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LATIN AMERICA

Mexican economy will take off in 2015, predicts government

Many experts view Peña Nieto administration’s forecast of 3.7% GDP growth as conservative

President Enrique Peña Nieto is promising to invest in infrastructure.
President Enrique Peña Nieto is promising to invest in infrastructure. Bloomberg

The Mexican economy will take off again in 2015, says the Institutional Revolutionary Party (PRI) government of President Enrique Peña Nieto – and noted experts agree.

Following a period of anemic performance and constant downward revisions, GDP is expected to grow 3.7 percent next year. The forecast more than triples the result for 2013 (1.1 percent) and is over a point higher that the likely growth figure for 2014.

Above all, it breaks through the barrier that has kept growth in Latin America’s second-largest economy at an average 2.4 percent since 1981.

Still, the expected results are far from the five percent set by Peña Nieto as his target during his term in office.

The anticipated recovery is largely due to an economic boom in the United States, which buys 80 percent of Mexico’s exports.

The other major factor, say experts, is increased public spending, particularly in infrastructure, which will get $590 billion over the next four years (63 percent of it public money). The star project of the program is the new international airport that Norman Foster is building outside Mexico City in partnership with Fernando Romero, a Mexican architect who is the son-in-law of business mogul Carlos Slim.

The moderate nature of the forecast is partly due to midterm elections coming up next year

“This is a project that will make us grow in a context of stability and social inclusion,” said Treasury Secretary Luis Videgaray.

Unlike the two previous years, when government forecasts turned out to be too optimistic, the current GDP growth scenario for 2015 is described by specialists as low-key and even pessimistic.

The deliberate moderation is partly due to midterm elections coming up next year that will put voters’ feelings about Peña Nieto’s ambitious reforms and public works plan to the test.

“In 2015, growth will not only not be below 3.7 percent, but very possibly above it, enabling the government to adjust its figures upwards, which is a very beneficial thing during an election year,” notes Antonio de la Cuesta, director for political analysis at Centro de Investigaciones para el Desarrollo (Cidac), an independent think tank.

Raúl Feliz, a researcher at elite academic center CIDE, believes that the government’s growth forecast for next year is realistic based on available figures. “Anything above 3.7 percent is speculation,” he says.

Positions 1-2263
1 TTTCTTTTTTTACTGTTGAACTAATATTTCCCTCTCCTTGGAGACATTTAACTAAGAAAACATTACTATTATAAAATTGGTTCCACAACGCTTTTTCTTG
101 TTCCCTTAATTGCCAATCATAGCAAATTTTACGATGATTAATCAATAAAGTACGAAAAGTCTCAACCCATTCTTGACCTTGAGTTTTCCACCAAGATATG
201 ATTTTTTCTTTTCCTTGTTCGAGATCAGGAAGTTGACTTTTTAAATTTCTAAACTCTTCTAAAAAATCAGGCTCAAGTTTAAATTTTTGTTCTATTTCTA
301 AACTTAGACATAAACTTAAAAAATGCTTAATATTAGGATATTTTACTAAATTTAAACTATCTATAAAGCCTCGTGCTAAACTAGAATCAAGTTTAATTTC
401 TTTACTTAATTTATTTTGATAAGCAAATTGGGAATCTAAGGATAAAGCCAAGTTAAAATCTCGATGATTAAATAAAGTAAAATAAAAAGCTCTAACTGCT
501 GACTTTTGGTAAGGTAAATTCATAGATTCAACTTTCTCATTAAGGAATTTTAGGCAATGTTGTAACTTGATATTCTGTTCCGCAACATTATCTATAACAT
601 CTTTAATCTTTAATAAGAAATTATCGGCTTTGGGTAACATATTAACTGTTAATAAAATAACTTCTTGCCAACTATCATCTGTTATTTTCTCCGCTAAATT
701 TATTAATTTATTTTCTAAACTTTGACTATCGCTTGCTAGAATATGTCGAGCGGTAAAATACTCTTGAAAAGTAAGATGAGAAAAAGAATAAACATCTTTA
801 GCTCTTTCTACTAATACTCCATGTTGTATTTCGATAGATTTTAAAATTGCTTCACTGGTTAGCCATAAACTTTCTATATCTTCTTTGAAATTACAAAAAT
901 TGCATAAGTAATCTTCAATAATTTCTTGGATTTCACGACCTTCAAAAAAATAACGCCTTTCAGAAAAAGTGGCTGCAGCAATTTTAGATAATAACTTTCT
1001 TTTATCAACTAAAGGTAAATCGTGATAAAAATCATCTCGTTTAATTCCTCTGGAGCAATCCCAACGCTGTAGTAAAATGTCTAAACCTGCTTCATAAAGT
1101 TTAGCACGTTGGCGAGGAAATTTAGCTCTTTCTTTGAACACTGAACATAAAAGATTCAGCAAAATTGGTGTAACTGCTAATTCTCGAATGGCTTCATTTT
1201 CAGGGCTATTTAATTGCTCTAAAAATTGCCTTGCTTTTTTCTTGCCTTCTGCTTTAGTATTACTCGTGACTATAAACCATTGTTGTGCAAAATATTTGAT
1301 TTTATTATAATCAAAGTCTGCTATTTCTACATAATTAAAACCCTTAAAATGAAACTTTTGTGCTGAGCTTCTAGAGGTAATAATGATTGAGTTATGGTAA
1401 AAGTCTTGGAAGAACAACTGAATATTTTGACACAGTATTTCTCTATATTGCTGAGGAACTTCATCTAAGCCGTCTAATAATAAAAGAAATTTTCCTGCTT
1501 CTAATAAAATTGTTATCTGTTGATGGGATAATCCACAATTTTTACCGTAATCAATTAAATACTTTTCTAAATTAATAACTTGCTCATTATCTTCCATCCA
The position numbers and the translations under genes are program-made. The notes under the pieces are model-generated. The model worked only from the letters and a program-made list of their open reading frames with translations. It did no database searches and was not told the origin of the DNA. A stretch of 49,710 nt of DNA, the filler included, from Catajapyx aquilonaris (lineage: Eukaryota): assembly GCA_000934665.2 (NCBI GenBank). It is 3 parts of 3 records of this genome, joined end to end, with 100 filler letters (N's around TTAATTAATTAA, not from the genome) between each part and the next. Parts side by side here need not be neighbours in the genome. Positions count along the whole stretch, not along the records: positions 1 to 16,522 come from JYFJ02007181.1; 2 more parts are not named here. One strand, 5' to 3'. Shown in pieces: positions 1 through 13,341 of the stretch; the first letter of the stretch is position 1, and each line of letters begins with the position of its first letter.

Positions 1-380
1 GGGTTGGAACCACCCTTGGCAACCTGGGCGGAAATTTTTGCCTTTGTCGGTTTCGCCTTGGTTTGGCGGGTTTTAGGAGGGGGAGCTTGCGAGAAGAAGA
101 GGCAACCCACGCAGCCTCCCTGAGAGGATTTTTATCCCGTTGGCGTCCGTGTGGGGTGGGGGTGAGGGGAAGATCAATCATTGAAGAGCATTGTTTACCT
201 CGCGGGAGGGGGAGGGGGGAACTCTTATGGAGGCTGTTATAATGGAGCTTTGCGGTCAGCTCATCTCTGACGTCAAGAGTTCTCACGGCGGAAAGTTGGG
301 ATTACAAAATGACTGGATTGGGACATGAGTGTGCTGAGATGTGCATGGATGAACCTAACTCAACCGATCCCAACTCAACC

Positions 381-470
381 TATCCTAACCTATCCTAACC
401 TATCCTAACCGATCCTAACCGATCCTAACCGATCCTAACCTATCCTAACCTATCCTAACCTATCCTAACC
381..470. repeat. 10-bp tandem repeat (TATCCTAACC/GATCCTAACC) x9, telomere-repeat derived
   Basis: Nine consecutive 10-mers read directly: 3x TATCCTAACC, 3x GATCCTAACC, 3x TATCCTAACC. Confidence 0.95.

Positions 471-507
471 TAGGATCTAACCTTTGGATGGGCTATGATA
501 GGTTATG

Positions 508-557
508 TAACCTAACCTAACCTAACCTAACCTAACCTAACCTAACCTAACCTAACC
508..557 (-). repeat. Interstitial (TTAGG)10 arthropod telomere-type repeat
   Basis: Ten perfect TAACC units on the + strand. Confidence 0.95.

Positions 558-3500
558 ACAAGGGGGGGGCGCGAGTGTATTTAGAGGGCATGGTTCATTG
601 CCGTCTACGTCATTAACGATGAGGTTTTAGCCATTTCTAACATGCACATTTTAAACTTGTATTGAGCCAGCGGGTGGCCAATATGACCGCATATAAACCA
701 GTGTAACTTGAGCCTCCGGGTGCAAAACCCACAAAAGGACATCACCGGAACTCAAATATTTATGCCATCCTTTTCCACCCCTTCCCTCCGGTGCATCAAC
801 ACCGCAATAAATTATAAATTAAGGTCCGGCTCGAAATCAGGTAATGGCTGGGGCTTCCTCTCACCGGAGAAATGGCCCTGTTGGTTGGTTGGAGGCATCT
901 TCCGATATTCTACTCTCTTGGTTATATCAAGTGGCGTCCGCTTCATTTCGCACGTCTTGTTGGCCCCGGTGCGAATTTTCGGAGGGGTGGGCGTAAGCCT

The expansive effects of the legislative package passed by lawmakers in the last two years are still not fully reflected in the national budget. The energy reform, which the government trusts will attract massive amounts of capital and raise GDP by one point, will take years to materialize.

The expected recovery is largely because of an economic boom in the United States

Only tax reform has been immediately felt: higher levies on 40 percent of the tax-paying workforce have lowered the president’s popularity to one of its lowest levels.

The administration’s reply has been to pledge not to introduce new taxes during what is left of Peña Nieto’s term in office. But the new taxation system has already meant a 10-percent rise in tax receipts. This fresh influx of money, together with higher public debt – estimated at 3.5 percent of GDP for next year – means that the executive has a lot more leeway.

“They have unprecedented resources,” says De la Cuesta. “Now they have to decide whether to inject them into mid- and long-term projects that will encourage development, or whether to spend them on keeping the clientelism machine well-oiled in an election year and fattening up a bureaucracy that keeps growing due to all the new agencies being created as a result of the reforms.”

“I am not worried about the deficit, but about this increase in public spending not having the desired results in 2014,” says Gerardo Esquivel, who teaches economics at Colegio de México. “The impact has been low, and that speaks to the low quality of the spending.”

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